In an article published by the Mail Online today, figures show that “over 100,000 cancer patients are not given enough help with routine tasks such as, washing, dressing and getting to appointments.” Macmillan says the problem is partly the fault of doctors and nurses failing to tell patients how to access extra help from the NHS, councils or voluntary organisations.
Macmillan reports that “the lack of support from the NHS and local councils is leaving patients distressed, lonely and humiliated.” It estimates that around 512,000 cancer patients, around one in three of the 1.6 million diagnosed in the last ten years, do not get enough help and care.
Frank Spurrock,63, a retired teacher from Kent, told the Mail Online that he is housebound for most of the week unless a friend or relative calls round. His partner works away in London to try and support them both. Frank applied for help and support and was told by his local council, he was not eligible for funding to pay for his care, because he has a pension!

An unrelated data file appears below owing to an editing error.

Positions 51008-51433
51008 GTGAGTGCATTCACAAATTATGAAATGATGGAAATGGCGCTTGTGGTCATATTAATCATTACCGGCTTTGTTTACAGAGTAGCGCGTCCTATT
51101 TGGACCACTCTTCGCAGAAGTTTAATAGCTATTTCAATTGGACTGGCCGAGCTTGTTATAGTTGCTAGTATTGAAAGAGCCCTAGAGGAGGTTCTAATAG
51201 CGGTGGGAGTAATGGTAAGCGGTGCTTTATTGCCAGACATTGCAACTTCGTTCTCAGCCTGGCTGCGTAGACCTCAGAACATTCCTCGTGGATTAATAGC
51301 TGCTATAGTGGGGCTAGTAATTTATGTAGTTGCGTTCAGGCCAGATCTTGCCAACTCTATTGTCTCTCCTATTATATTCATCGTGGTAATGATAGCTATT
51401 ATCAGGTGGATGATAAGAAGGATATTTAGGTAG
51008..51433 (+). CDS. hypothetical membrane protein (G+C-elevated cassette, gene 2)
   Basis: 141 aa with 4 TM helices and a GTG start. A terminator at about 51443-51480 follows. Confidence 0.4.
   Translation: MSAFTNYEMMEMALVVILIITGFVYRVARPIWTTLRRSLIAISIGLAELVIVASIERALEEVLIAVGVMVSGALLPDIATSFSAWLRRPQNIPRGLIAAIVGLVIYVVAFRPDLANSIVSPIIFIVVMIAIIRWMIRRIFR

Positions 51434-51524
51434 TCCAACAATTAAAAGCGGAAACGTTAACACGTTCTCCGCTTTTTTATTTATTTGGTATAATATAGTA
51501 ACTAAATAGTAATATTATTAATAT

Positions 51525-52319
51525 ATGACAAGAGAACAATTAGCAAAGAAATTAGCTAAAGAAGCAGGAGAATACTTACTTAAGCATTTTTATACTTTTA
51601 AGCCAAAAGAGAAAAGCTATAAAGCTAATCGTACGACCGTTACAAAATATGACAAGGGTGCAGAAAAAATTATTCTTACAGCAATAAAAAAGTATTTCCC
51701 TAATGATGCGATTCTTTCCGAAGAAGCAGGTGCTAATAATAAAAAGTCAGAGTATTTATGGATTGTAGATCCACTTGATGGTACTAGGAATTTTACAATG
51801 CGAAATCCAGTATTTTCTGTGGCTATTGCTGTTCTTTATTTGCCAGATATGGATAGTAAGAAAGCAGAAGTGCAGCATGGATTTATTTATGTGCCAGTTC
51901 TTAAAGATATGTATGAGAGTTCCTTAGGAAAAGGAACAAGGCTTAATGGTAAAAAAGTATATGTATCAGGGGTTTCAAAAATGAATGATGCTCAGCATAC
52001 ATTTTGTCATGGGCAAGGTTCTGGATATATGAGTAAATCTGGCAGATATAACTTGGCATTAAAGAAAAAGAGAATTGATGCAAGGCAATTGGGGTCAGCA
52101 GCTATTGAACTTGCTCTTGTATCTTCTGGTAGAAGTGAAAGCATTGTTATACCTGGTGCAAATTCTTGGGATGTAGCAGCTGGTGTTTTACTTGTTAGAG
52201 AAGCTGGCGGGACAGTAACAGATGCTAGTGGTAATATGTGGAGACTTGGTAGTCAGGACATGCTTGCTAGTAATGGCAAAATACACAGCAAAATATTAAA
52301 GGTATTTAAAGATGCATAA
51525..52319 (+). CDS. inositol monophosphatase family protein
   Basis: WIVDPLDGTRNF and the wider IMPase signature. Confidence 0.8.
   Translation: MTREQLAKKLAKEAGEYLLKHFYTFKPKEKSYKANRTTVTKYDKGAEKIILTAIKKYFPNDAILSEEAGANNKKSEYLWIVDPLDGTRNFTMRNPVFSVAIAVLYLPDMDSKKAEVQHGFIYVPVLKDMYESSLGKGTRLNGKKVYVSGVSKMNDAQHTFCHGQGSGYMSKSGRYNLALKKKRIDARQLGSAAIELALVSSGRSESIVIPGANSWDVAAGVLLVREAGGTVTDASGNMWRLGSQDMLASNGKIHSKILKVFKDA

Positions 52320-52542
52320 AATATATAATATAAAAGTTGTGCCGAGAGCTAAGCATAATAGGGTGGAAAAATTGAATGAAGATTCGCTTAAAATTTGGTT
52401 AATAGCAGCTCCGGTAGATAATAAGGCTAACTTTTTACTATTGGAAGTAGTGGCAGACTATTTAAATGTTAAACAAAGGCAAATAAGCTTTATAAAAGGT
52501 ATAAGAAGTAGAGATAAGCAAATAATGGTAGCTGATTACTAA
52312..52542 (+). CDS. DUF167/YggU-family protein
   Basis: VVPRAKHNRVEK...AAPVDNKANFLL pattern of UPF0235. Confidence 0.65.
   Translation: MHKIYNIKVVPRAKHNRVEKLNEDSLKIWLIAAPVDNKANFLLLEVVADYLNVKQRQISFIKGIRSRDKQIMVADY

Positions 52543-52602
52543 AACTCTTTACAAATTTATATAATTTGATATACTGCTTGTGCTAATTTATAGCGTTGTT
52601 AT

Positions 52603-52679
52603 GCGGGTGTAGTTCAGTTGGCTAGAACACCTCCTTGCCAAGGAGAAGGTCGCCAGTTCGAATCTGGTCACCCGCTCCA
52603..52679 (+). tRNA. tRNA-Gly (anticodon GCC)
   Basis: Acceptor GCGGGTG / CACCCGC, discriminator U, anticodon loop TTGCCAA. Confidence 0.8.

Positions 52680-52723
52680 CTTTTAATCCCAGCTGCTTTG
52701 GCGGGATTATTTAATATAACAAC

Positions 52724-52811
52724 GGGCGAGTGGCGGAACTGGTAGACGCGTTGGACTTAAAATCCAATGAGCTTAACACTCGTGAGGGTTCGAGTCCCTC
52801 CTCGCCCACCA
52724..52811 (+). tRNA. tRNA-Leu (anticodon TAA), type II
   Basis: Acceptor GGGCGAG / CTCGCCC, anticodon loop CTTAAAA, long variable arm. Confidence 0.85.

NHS England gave this statement. “We are diagnosing and treating more people with cancer than ever before, and as a result more people than ever are surviving. We are putting an unprecedented focus on better integrating health and social care services across the country.”
Do NHS staff need better training to deal with more patients? Do doctors and nurses need better training to inform patients of what is available to them? Do more people need to take up a career in the health and social care sector?